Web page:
DISTURBED singer David Draiman has taken up a social media challenge dubbed the IDF Shirt Challenge which encourages people to post photos of themselves wearing Israel Defense Forces shirts in solidarity with two men who were allegedly victims of an antisemitic attack in Brooklyn, New York. Blake Zavadsky and Ilan Kaganovich were allegedly called "dirty Jews" on Sunday (December 26) before one of them was punched in the face for sporting an IDF sweatshirt.
"Jews are being attacked on the streets of the major cities of the United States on a regular basis right now, but it almost seems like a near-daily occurrence in New York," Draiman told The Jerusalem Post. "I was born in Brooklyn where those two young gentlemen were attacked, in Maimonides hospital in Flatbush. My father was in the IDF, my grandfather was in the IDF. They helped keep Am Yisrael safe, as the IDF does to this day. They keep the thousands of direct and indirect relatives I have in Eretz Yisrael safe and risk their lives to do so every day."
David added: "I will not stand idle while they are demonized, and I will not be silent in the face of those who long for us to go back to the days of being the 'fearful, groveling Jew.'"
New York's 48th District councilwoman Inna Vernikov has tweeted a call to march against antisemitism. The march will take place on Sunday, January 2 at noon and will begin at the spot on 86th Street where the two men were attacked. People are encouraged to show up in their own IDF hoodies.
"I wish I could fly out there myself," Draiman said. "I encourage everyone to mask up and get out there with their IDF t-shirts on. Or, just post a pic of yourself for the #IDFshirtChallenge to your social media."
According to the New York Post, Zavadsky and Kaganovich, both 21, were in a shoe shop in Bay Ridge when two attackers allegedly approached them.
"They asked us what we were doing in their neighborhood," Zavadsky told the New York Post.
Zavadsky, who was sporting an Israel Defense Forces sweatshirt, said the pair took particular issue with his hoodie.
"The one who punched me said if I don't take my sweatshirt off, he's going to rock me," Zavadsky said.
"'How can you support these dirty Jews?'" Zavadsky said the man allegedly asked.
When he refused, he got punched twice in the face and doused in iced coffee.
The NYPD said the incident is being investigated as a hate crime.
Last week, Draiman said that he had lost thousands of social media followers since publicizing his trip to Israel in November.
On November 30, Draiman lit a candle at the Western Wall in Jerusalem, Israel at the Old City site of the terror attack that killed South African immigrant Eli Kay.
At the time, Draiman, who is Jewish, took to his Instagram to share a few photos of his appearance, and included the following message: "A truly wonderful experience. Thanks so much to everyone who came out!"
On December 24, Draiman returned to Instagram to lament the fact that thousands of his fans had apparently taken offense to his decision to share pro-Israel content on his page and had unfollowed him on the platform.
He wrote: "Here's food for thought.
"Before my recent trip to Israel, I hadn't used my Instagram account since the DEVICE experiment. It was at 87k followers. I used it again specifically to make my trip and demonstration at the western wall public.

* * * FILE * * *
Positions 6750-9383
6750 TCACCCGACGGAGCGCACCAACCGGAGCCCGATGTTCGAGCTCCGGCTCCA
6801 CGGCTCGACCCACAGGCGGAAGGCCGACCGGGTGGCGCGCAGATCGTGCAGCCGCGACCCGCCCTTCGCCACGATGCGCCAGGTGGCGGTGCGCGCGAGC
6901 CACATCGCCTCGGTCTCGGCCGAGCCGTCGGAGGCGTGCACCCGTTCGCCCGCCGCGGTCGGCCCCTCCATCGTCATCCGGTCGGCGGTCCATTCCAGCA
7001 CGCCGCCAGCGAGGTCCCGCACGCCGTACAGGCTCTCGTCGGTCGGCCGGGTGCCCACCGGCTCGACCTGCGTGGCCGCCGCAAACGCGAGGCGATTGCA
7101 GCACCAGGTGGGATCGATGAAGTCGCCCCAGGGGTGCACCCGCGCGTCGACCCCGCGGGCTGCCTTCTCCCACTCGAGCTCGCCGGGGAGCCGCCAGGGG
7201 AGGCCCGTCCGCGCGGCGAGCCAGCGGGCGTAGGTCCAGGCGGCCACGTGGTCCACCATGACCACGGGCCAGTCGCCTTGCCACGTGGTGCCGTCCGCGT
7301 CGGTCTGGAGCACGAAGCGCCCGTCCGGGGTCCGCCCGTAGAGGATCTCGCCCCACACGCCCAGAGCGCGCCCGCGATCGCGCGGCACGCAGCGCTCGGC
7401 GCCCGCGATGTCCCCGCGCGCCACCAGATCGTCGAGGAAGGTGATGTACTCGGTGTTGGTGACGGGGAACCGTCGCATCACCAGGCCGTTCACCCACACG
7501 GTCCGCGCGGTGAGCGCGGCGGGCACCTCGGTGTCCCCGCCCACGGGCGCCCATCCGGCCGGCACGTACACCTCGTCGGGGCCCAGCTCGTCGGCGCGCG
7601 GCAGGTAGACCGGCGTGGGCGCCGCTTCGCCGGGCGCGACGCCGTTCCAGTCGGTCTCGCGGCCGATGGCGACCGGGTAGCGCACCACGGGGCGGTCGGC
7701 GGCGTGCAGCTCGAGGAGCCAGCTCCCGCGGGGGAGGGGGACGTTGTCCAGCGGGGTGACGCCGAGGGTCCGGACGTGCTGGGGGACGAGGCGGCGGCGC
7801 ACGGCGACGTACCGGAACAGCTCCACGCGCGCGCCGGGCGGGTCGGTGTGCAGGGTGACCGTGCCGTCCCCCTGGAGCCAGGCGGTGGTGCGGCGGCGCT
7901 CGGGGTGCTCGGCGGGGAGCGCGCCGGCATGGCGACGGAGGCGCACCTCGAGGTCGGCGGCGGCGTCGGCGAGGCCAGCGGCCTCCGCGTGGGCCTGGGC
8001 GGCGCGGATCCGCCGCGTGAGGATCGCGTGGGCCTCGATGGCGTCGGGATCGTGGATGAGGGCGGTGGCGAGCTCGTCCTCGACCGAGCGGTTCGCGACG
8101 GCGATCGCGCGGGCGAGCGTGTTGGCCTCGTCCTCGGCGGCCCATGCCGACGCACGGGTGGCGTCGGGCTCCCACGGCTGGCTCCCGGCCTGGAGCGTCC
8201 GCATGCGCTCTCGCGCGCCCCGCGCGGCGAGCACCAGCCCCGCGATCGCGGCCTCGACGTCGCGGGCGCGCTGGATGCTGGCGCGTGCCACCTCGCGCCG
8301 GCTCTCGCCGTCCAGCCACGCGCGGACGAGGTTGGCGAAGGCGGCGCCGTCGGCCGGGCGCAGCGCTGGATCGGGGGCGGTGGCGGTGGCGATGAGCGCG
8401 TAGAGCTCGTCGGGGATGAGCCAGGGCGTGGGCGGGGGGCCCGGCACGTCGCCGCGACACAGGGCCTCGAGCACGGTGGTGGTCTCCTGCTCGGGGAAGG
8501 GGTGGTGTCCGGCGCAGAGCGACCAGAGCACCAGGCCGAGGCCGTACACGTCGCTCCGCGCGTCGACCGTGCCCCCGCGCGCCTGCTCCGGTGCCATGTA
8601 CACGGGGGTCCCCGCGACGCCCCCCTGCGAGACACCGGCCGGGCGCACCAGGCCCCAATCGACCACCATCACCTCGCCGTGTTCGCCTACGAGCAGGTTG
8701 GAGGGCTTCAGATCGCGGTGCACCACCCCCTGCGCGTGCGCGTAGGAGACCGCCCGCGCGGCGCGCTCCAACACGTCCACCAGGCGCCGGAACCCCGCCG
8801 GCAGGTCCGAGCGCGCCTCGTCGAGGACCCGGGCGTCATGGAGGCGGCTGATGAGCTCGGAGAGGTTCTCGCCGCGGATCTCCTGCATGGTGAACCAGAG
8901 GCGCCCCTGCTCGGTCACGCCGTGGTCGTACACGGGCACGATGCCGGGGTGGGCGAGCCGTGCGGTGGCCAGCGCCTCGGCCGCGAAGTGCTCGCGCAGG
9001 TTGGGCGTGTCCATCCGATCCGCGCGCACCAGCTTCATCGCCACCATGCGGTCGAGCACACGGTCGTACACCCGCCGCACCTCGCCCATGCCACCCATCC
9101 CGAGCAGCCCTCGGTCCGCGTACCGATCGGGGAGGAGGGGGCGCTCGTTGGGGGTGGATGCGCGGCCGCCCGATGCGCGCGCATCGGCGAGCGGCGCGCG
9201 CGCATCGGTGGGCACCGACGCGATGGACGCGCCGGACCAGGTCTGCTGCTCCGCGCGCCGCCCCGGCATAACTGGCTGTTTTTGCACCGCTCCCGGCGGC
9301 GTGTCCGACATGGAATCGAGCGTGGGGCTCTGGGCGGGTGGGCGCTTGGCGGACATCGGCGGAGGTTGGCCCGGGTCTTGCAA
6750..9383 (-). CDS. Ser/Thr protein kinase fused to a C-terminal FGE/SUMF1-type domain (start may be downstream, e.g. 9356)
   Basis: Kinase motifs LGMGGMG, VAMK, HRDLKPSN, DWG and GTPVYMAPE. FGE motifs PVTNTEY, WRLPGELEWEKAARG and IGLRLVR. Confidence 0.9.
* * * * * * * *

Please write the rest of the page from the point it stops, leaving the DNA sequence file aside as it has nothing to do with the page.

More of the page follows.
"Since the pictures of my trip and the demonstration were posted, I'm now down 4K followers.
"AND I'D DO IT AGAIN IN A HEARTBEAT.
"Very telling isn't it? #AmYisraelChai".
A week prior to his visit to Jerusalem, Draiman told The Jerusalem Post that he wanted to make a statement by coming to Israel after seeing the coverage of the attack in which a Hamas gunman opened fire on pedestrians in the Old City.
"The coverage was reprehensible in the vast majority of American and European media," Draiman said. "It's scandalous how they presented it. Headlines like 'Palestinian shot dead.' Well, why was the Palestinian shot dead? Because he was perpetrating a terrorist attack. I love how the context is always flipped around."
Although David — who has some 200 relatives living in Israel — had visited the country many times before, DISTURBED's July 2019 show in Tel Aviv was the band's first performance in the Jewish state. Draiman addressed the crowd in Hebrew at many points during the show at Live Park Rishon LeZion and sang the Israeli national anthem "Hatikvah". Draiman proudly displayed his IDF t-shirt during the concert and at one point declared: "This is for all the IDF soldiers."
DISTURBED's song "Never Again", from 2010's "Asylum" album, was written about the Holocaust and calls out people who deny it.
The Tel Aviv show marked the first time DISTURBED performed "Never Again" since 2011.
Both of Draiman's maternal grandparents were survivors of the Bergen-Belsen concentration camp, while many others on his mother's side were wiped out by the Nazis.
The United States Holocaust Museum has featured Draiman in its "Voices On Anti-Semitism" podcasts.
In recent years, Draiman spoke out against the Boycott, Divestment and Sanctions (BDS) campaign, which calls for economic pressure on Israel to end the occupation of Palestinian land, grant Arab citizens equal rights and recognize the right of return to Palestinian refugees.
Nearly two and a half years ago, Draiman spoke to KAN radio, where he called BDS advocates "idiots" and "Nazis in suits."
Draiman has in the past battled with Twitter trolls who have harassed him about his sometimes-controversial views regarding Israel and its ongoing conflict with the Palestinians. Draiman has had frequent heated exchanges with followers on Twitter, some of whom believe that Israel is not blameless in the ongoing conflict with Palestinians.